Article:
The best thank you card I ever received
If you are a regular reader of my blog, or even an occasional visitor, you'll know that I worship Studio Ghibli and the works of Hayao Miyazaki and Ghibli's other directors. My favorite Ghibli title changes often, because I consider five or six of the films to be just about perfect. But I would have to say that My Neighbor Totoro is the title that is most often at the top of my Ghibli list.
So why am I mentioning this again, now?
Well, a couple of weeks ago, I met Ariah. She's the 5-year-old daughter of Michelle, who I have worked with for the past seven months. This was the first time I had met Ariah though, and I found myself grinning the entire time she was there. The first thing she did was run up to mom, looking as eager as Ponyo running across the waves. She told me about the book she was coloring, and what movies she liked. Then I remembered that I had an extra DVD of My Neighbor Totoro after recently upgrading to Blu-ray. What better home could it go to?
I always aim high, and I hoped that this small gift might have a tiny positive impact on Ariah's life, and perhaps Michelle's as well. So few people in North America ever explore Miyazaki's films because they don't receive the kind of marketing that typical animated movies enjoy. I hoped that Totoro would result in the world having one or two more fans of Studio Ghibli and its worlds. I cannot imagine a better series of films to show to a child. The messages are so positive, innocent, powerful, and pure. Any kind of positive feedback would have been reward enough, but I wasn't prepared for what landed on my desk this morning.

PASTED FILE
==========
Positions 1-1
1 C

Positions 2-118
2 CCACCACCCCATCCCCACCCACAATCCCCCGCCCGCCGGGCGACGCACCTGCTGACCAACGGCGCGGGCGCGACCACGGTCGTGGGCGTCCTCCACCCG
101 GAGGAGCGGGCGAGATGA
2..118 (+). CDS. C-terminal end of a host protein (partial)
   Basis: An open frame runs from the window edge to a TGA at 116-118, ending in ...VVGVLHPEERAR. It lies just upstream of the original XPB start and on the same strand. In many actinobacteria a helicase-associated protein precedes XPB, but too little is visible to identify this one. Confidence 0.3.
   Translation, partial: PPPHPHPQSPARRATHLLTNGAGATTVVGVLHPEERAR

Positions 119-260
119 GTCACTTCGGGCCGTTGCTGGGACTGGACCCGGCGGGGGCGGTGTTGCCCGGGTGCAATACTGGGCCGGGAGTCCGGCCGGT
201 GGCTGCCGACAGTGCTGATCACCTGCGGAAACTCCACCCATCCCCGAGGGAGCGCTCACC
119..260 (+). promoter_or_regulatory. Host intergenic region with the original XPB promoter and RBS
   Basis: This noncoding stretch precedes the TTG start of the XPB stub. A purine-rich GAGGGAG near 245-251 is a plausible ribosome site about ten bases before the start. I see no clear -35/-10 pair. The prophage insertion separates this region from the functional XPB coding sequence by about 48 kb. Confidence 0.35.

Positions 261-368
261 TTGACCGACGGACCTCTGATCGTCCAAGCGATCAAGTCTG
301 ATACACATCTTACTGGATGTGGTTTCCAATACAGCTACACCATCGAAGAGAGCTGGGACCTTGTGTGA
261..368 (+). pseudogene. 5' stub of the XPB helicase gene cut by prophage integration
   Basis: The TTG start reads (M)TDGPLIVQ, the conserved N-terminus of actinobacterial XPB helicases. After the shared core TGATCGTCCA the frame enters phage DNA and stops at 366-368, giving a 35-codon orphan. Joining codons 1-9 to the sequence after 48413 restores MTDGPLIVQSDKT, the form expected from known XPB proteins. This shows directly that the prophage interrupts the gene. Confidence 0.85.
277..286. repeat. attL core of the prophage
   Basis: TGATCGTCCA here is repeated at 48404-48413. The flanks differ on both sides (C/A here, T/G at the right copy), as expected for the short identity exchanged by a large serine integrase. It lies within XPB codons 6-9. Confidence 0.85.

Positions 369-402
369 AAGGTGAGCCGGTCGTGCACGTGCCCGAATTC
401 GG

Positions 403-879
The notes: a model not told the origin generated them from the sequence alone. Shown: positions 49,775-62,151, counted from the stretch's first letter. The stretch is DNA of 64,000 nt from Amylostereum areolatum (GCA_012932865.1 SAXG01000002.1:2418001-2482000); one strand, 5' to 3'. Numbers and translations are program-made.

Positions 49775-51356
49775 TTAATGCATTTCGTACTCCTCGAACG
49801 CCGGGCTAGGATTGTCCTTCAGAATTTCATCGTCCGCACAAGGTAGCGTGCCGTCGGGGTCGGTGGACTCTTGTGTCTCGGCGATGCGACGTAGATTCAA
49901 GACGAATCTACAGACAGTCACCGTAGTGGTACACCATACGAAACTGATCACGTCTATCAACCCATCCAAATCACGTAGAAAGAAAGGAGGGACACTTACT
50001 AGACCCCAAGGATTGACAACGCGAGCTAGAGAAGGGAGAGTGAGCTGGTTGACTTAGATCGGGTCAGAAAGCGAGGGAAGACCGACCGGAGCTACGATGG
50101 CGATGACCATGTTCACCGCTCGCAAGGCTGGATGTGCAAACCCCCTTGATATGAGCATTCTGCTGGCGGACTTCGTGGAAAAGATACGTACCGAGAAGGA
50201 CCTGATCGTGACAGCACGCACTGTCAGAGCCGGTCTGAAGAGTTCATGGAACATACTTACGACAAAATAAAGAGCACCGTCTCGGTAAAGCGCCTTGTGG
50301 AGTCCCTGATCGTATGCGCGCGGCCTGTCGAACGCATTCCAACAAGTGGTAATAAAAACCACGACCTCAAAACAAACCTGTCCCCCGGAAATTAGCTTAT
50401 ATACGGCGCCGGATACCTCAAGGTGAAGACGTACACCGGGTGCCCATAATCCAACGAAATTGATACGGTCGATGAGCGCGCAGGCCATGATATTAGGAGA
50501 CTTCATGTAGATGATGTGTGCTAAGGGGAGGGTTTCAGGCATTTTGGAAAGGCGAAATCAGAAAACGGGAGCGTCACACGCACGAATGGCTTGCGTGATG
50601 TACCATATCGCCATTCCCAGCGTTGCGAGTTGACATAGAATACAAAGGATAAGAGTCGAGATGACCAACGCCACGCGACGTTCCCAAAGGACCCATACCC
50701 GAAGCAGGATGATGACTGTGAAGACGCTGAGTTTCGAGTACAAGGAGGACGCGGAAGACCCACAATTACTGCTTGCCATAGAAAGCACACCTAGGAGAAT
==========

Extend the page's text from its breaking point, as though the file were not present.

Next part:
The easiest way to explain it is to just show you:
I was worried that I might burst into tears when I opened the envelope, but I managed not to. It was like receiving a giant hug. Look at the effort that went into thanking me. I was close to tears several times during the day. It included one of the stickers I had sent, and the message was written using the pen I added to the package. Yep, Ariah had thought of everything.
I hope that Totoro opens the door for Ariah to see other Studio Ghibli titles. Will she give mom an ear of corn, or ask if she can grow something in the garden? Only time will tell.
So I have been exploding with joy today, and I now know what to do with my spare copy of Howl's Moving Castle.
Just think how many other people Miyazaki's films must have touched over the years. That's a magical legacy. I'll never forget the gift I received today.
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